“Human terrain” is a term used to refer to the social and cultural aspects of an environment. When we’re building a simulation, how do we create a rich storyworld replete with information about the society we’re joining?
Before I answer that question, we should first ask if we even need to bother. The answer is it depends on the training audience and the training objective. To what extent are society and culture important to this crisis exercise? This article assumes they’re very important but of course that’s not going to be true in many cases.
There are two questions to answer when deciding to simulating the human terrain:
- What information should we include?
- How do we represent that information?
Deciding What to Include
Trying to reproduce the whole world in a simulation is like trying to boil the ocean to make a cup of tea. We need to start with the training objectives and view the world through this narrow lens. The diagram below shows the relative volume of data we need to provide to the training audience.Regarding the types of information, I’ve written before about creating storyworlds and most story bibles will include details from law to lore (and tend to feel like ocean boiling tasks) but in producing a crisis simulation we need to zero in on what’s important. Here the PMESII/ASCOPE framework can come in handy.
The image below is lifted from an old MoD document (which you can find here) and I’ve used shading to indicate the relative information coverage for each area. Areas that are all white won’t be covered at all.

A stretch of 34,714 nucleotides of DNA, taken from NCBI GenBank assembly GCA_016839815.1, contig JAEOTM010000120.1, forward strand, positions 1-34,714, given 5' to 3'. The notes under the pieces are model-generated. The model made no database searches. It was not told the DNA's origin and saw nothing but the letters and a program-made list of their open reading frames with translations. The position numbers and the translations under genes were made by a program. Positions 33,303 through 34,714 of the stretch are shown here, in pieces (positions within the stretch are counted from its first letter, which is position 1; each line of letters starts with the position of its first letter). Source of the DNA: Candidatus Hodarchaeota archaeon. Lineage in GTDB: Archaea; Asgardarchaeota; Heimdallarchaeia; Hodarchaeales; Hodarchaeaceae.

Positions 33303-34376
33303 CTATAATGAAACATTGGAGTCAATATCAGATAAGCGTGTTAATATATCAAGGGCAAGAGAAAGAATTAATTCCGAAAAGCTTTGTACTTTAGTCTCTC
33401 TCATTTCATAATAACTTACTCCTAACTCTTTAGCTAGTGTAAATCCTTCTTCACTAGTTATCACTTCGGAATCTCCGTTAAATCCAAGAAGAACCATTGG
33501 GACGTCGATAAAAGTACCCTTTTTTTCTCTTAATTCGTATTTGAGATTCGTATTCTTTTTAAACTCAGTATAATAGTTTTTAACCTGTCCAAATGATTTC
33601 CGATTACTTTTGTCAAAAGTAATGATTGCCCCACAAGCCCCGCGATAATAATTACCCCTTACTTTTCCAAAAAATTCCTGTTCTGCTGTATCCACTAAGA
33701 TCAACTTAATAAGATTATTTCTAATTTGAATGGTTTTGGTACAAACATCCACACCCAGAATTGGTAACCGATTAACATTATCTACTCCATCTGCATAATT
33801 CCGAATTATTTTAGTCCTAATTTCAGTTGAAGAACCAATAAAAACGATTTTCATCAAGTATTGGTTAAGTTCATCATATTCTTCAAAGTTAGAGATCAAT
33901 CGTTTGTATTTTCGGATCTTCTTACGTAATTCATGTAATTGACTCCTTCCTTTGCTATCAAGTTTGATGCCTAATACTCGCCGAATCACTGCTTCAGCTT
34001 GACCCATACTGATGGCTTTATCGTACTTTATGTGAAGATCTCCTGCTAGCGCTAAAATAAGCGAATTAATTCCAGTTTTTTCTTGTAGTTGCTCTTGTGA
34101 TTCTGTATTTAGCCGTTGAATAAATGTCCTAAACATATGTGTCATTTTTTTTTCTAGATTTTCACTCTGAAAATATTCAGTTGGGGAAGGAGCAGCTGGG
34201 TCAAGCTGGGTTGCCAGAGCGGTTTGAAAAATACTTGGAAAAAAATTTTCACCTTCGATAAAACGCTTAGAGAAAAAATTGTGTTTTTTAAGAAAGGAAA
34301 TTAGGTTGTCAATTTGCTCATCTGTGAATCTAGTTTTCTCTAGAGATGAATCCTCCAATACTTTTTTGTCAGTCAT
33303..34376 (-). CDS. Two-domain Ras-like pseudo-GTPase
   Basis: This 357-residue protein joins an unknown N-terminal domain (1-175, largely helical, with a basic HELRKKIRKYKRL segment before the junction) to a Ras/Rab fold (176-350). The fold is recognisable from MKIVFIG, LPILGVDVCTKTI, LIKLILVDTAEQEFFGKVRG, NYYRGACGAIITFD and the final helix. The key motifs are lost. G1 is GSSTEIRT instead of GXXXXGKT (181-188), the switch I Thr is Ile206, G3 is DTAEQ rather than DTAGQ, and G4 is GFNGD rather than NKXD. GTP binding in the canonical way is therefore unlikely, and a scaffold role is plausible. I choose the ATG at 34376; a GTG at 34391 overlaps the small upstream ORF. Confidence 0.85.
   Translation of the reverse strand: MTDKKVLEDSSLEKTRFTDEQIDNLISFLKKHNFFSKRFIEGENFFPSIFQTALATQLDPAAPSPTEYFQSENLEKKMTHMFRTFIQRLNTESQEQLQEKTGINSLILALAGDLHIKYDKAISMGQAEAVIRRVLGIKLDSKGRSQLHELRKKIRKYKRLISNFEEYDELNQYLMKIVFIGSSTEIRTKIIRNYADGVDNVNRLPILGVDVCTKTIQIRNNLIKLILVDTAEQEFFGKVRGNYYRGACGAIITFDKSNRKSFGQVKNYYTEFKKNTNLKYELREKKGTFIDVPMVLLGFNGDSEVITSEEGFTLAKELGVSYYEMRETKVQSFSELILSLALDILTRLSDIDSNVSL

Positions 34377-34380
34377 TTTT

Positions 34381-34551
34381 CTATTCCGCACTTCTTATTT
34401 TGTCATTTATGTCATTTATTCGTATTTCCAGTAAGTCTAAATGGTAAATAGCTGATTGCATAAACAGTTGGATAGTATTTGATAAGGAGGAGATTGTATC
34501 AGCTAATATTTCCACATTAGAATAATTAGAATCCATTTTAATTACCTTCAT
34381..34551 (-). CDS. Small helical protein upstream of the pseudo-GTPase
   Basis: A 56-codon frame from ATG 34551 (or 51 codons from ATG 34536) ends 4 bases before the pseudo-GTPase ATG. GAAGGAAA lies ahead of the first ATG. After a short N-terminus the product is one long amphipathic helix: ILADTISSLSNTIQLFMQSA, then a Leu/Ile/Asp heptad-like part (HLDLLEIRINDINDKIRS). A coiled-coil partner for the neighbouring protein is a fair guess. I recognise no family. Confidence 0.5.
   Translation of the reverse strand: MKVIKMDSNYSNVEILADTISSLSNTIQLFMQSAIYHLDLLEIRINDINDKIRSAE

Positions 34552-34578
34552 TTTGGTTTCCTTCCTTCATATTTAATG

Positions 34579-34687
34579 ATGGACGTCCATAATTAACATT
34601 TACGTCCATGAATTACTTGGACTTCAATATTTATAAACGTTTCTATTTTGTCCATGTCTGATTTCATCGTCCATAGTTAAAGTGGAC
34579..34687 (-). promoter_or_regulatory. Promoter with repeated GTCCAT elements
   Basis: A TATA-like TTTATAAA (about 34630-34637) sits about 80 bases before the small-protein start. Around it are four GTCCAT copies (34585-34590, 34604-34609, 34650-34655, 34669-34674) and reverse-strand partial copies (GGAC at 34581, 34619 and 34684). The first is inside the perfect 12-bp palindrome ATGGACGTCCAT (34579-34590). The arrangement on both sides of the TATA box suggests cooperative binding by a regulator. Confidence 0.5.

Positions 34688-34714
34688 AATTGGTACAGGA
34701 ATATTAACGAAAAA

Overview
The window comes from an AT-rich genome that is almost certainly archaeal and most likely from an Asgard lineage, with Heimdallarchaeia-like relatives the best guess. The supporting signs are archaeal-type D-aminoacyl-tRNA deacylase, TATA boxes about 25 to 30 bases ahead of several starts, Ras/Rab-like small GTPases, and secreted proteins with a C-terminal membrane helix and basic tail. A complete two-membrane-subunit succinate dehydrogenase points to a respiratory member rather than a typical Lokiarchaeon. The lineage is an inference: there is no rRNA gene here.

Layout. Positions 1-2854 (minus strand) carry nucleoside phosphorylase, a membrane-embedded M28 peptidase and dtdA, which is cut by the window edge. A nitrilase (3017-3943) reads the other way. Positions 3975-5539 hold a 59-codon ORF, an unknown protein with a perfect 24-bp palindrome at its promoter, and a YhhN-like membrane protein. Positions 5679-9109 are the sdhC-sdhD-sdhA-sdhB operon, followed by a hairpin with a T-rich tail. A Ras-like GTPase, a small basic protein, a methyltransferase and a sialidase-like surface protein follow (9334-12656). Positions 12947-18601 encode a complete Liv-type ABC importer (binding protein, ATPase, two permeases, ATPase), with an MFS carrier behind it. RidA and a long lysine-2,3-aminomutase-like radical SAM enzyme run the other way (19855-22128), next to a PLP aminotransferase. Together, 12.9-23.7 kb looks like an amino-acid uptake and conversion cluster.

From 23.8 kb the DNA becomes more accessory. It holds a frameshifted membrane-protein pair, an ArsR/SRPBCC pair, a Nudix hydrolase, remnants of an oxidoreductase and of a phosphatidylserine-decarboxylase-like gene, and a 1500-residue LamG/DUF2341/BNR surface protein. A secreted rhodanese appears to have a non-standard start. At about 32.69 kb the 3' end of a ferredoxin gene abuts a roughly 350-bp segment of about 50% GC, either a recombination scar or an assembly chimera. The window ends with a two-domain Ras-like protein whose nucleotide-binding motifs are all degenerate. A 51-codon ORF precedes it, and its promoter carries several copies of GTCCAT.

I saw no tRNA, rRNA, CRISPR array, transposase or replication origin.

However, before diving into the PMESII/ASCOPE level of detail, the diagram below can be used as a good way summarize what’s important in this crisis simulation exercise and also a guide to what research might need to be done. The text in the quadrants are examples and these could change depending on the training goals.
Finally, for Part 1 of this multi-part topic, we should look at how history, plans, proposals, and expectations affect our representation of the human terrain because these give rise to different perspectives from different factions of the population. The image below identifies events past and present and how these might be perceived by the simulated society in our exercise.
Note that the present is in the center of the diagram with the past receding left and the future approaching on the right. In the future might be plan to build a bridge or erect a monument or launch a website. It could be any thing, location, person or event that acts as a cultural touchstone .
Popular culture could be very important for the exercise and may be crucially decisive in winning or losing any information battle – Chopper bikes, Dance Monkey, Fawlty Towers and Carry On films resonant with different factions of the population in different ways and can be harnessed to add authenticity and virility.
And so, rising from this analysis comes the question of how the information is to be conveyed to the training audience and who will convey it. It’s now that we identify the key stakeholders, factions and the channels of communication we’ll use. Channels will be covered in Part 2 but first we should identify our population and consider some classification such as affiliation to the training audience audience’s objective (friendly, hostile, neutral, unknown), A3E (adversary, actor, audience, enemy) or A4E (adversary, actor, audience, allies, enemy).
Note that each faction will have its own lexicon of phrases, hashtags and narratives (beliefs and the expression of those beliefs) and it could be worthwhile to identify these now so that the crisis exercise writers incorporate them and ensure consistency across the world.